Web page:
The Fourth Crisis: 1914-18
FRANCE ALL BUT lost the war in the first few weeks. Seven German armies, swinging like a gate on the hinge of the, Metz fortress, brushed aside all opposition in Luxembourg and Belgium, swept on to Mons, on over the Somme, over the Aisne, over the Marne until their advanced patrols were within twelve miles of Paris.
There had been nothing resembling this momentum in the history of modern warfare, though to the French it seemed not unlike a nightmarish repetition of 1870. True, France this time was united: all parties had rallied to the support of Viviani's Government in a Union Sacrée. True, France was no longer alone: the British Expeditionary Force was in the field and had fought well at Mons; the Russians had mobilized with unusual speed and had invaded East Prussia. But could France get through the August days? Could the Germans be held on the Marne?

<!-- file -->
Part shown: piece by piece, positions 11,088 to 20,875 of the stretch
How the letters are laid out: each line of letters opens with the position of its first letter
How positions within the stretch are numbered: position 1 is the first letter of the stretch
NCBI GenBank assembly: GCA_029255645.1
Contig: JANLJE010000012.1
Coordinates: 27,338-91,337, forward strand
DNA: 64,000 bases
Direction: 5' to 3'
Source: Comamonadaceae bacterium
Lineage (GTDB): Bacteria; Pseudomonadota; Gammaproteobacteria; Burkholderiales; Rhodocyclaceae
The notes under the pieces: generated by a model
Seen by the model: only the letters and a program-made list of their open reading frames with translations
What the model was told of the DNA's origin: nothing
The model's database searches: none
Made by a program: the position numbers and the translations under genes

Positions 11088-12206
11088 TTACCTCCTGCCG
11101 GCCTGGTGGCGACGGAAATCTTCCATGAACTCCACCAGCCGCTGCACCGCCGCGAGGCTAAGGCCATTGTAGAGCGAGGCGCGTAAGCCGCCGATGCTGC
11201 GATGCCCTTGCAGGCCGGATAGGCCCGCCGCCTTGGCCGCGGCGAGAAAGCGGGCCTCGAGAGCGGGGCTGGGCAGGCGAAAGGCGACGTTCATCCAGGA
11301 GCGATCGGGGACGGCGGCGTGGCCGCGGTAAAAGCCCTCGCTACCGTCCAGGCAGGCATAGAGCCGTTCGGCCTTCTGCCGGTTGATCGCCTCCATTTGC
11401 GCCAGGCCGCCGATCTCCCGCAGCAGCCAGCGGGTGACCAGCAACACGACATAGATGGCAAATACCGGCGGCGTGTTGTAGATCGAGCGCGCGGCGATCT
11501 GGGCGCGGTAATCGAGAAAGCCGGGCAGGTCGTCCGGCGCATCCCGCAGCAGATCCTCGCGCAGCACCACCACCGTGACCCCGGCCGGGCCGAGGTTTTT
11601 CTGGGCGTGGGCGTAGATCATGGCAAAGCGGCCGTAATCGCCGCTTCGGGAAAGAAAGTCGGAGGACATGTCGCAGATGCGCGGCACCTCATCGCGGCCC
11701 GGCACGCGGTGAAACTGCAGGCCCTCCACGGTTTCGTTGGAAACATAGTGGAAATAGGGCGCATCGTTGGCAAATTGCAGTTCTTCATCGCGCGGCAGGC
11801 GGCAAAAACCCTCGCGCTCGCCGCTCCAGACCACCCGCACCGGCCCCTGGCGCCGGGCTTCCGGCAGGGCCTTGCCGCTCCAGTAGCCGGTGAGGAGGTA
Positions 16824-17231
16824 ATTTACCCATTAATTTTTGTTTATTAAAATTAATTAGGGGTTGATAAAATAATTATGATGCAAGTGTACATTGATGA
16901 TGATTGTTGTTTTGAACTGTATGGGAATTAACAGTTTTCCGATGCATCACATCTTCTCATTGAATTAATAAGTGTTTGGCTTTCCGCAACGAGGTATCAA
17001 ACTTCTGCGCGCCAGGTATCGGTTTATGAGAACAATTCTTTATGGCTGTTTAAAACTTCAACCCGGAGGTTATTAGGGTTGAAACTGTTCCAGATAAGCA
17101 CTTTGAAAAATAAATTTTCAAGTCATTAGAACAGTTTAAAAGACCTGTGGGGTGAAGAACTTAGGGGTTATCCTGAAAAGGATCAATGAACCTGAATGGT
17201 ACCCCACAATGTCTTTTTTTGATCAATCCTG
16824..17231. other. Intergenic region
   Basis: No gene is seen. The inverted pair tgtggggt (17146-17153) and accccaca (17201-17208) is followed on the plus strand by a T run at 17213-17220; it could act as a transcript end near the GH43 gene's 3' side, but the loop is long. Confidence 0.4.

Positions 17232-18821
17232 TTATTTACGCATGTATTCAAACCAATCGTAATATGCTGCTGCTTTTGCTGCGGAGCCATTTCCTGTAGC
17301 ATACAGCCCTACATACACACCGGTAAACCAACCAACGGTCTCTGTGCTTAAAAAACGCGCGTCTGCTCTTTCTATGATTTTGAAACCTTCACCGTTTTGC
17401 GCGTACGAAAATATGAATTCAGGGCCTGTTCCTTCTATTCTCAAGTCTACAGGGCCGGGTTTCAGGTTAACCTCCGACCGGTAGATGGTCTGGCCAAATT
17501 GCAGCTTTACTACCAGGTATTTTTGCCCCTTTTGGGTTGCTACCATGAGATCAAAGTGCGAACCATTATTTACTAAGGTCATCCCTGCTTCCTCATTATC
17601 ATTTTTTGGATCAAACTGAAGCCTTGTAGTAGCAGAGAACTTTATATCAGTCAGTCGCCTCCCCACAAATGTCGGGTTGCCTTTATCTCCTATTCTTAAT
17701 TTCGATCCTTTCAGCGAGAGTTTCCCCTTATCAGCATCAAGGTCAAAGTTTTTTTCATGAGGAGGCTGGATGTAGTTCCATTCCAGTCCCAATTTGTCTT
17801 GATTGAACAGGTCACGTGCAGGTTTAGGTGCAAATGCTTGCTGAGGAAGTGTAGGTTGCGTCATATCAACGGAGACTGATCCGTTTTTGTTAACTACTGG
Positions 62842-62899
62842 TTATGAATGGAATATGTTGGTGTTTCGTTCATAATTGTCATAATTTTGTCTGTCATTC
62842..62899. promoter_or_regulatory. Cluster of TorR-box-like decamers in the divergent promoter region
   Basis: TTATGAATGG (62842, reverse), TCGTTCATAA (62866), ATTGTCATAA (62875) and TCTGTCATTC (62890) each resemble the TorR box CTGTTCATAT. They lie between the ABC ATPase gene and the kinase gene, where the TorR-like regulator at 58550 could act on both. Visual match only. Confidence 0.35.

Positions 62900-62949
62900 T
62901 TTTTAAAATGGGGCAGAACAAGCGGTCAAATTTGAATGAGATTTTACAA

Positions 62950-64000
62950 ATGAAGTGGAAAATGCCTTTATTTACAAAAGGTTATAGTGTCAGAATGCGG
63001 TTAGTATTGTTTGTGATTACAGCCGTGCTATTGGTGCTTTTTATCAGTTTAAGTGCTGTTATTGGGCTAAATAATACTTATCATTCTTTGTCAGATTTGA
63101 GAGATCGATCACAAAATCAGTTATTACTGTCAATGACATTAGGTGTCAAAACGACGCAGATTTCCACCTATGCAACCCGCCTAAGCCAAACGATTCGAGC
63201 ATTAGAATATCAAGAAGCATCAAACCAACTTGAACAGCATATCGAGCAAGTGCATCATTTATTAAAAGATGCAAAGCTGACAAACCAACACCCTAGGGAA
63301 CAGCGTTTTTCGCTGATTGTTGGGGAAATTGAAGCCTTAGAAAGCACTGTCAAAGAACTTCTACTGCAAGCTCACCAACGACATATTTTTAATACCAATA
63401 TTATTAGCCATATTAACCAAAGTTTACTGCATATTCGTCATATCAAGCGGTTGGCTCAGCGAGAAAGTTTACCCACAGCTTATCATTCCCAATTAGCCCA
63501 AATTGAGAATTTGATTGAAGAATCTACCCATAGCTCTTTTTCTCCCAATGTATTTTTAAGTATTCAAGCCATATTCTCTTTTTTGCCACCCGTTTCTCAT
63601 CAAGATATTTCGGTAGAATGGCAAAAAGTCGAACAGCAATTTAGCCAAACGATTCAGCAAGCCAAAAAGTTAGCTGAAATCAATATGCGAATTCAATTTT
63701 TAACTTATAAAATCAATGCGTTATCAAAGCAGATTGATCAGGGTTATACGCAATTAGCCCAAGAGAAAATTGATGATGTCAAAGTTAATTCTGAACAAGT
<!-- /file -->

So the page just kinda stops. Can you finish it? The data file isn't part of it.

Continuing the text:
Clemenceau was beside himself during these weeks. On the day war was declared he struck his keynote in L'Homme libre: "And now, to arms! Everyone's chance will come: not a child on our soil but will have his part in the gigantic battle.1 To die is nothing; we must conquer. And for that we shall need every arm. The weakest will have his part in the common glory." He rushed to the presidential palace and offered Poincaré his hand -- "mon cher ami," he called him. He worked with the Government to get Italy in on the Allies' side and worked on them to urge the Russians into an offensive against Austria and the Japanese into sending an army. But the news of the defeats shook Clemenceau out of his mood of reconciliation. Soon he was lashing out in L'Homme libre against____________________